The Texas Commission on Law Enforcement (TCOLE) trains, licenses, and regulates peace officers, county jailers, and telecommunicators. TCOLE can discipline these law enforcement professionals for violations of Chapter 1701 of the Texas Occupations Code, TCOLE Rules, or other applicable laws or rules. Since a TCOLE disciplinary action can lead to a reprimand, license suspension, or revocation, getting legal representation as soon as you become aware of a complaint or investigation can be crucial.
Understanding TCOLE Jurisdiction
TCOLE has the authority to handle only specific types of complaints against law enforcement officers. These cases include:
- A violation of law or rule occurs concerning your licensing, training, certification, appointment, or another related standard
- Conviction of or placement on court-ordered supervision, probation, or deferred adjudication for a covered criminal offense
TCOLE does not handle any other types of complaints. All other complaints go to different entities, such as the agency that appointed the officer, the governing body that oversees the agency, the office of the county or district attorney, the Department of Public Safety – Office of the Texas Rangers, or the Federal Bureau of Investigation.
TCOLE Complaint Procedures
When TCOLE receives a complaint about a licensed law enforcement professional concerning a matter over which it has jurisdiction, an investigator who is also a peace officer will investigate the complaint. If the investigator finds sufficient evidence during a preliminary investigation that a violation of the law or rules has occurred, they will refer the complaint to the enforcement division of TCOLE. That division can open either an administrative or criminal case. In addition, TCOLE can proceed with criminal charges or disciplinary proceedings as appropriate if a criminal offense has occurred.
Understanding the TCOLE Disciplinary Process
TCOLE then files a petition and notifies you concerning its intended disciplinary action. You can file a response to the petition within 20 days. You can also request a hearing before the State Office of Administrative Hearings (SOAH) to contest the violation notice. An Administrative law Judge (ALJ) will hear from both parties and issue a Proposal for Final Decision (PFD) to TCOLE. The full TCOLE Board of Commissioners, which meets quarterly, will review the PFD and either adopt the decision of the ALJ or issue its order.
Click to contact our professional license defense lawyers today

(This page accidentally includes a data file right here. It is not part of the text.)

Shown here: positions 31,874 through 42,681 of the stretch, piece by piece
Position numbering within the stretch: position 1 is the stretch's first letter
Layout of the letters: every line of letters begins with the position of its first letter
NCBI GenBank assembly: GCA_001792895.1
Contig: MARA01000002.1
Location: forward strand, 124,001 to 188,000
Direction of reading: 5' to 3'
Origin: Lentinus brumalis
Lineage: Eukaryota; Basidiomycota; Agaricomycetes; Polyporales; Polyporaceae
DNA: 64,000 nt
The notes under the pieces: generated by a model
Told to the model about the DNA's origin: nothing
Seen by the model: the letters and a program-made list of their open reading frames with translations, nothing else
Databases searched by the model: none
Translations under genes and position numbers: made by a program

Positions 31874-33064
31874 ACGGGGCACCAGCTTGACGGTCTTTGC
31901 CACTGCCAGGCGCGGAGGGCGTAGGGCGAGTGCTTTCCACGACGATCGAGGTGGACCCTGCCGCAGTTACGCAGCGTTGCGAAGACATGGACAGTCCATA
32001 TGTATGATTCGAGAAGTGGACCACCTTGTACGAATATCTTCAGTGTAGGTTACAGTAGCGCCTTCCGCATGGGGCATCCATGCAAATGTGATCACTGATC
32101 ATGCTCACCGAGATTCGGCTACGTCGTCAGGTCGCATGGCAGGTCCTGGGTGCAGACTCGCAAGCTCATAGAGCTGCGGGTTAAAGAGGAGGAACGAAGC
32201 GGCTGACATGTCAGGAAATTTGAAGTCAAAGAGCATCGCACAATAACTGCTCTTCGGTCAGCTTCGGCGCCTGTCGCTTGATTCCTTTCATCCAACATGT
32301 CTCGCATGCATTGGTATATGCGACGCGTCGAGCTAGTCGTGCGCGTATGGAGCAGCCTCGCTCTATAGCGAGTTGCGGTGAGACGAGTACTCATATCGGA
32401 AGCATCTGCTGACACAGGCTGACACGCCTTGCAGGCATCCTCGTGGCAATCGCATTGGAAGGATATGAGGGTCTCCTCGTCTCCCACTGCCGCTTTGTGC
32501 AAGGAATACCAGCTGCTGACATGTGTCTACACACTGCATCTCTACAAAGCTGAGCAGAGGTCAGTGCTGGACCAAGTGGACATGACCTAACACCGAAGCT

License Suspensions for Disciplinary Actions by TCOLE
TCOLE can suspend your law enforcement professional license for any type of violation over which it has jurisdiction, including non-compliance. In determining the length of an appropriate suspension, TCOLE must consider the following factors under the 37 Tex. Admin. Code, §223.15:
- The severity of any conduct that resulted in your arrest
- The required mental state of your criminal offense
- Whether your criminal offense had an element of actual or threatened bodily injury or coercion against another person
- Your history of previous violations of TCOLE-related laws or rules
- Any actual or potential harm to public safety that your conduct created, such as personal injury or property damage
- Any existing aggravating evidence
- Any evidence used in rebuttal to mitigating factors
This rule also sets forth some minimum and maximum license suspension periods for conviction of different levels of criminal offenses under Texas law. These suspension periods include:
- Class A misdemeanor – at least 120 days
- Class B misdemeanor – at least 60 days
- Convicted or placed on community supervision for any offense above a Class C misdemeanor – up to ten years
- Charged with a felony and placed on community supervision – 30 years
Complete a Case Evaluation form now
Penalties for Non-Compliance with Training Requirements
You can face suspension of your law enforcement professional license for not complying with training requirements established by state law. You are non-compliant when you fail to complete the required training within the required timeline. If you are not appointed to an agency when you become non-compliant, your license becomes inactive. However, if you are appointed to an agency when you become non-compliant, you will face disciplinary action through the TCOLE process.
If you are non-compliant, you will receive a notice of non-compliance from TCOLE. You typically will have 60 days to complete your missed training. If you complete the missed training during the timeframe given, you may receive only a written reprimand in your TCOLE file. However, more than two written reprimands can result in the suspension of your license.
If you do not complete the missed training within the given timeframe, you can receive a 90-day license suspension for first-time non-compliance. You can receive a 180-day license suspension for second-time non-compliance. In addition, you may not work as a licensed law enforcement professional during your period of suspension, and you can face criminal charges if you continue to work despite your suspension.
Protect Your Law Enforcement Professional License Today
As soon as you know that you are facing enforcement action from TCOLE, you need to take quick action to protect your license and career. Procrastinating can damage your defense and lead to a poor outcome in your case. Contact the law enforcement defense attorneys of Bertolino, LLP, for assistance with your case. You can reach our offices by calling (512) 476-5757 or contacting us online at https://www.belolaw.com/contact-us/.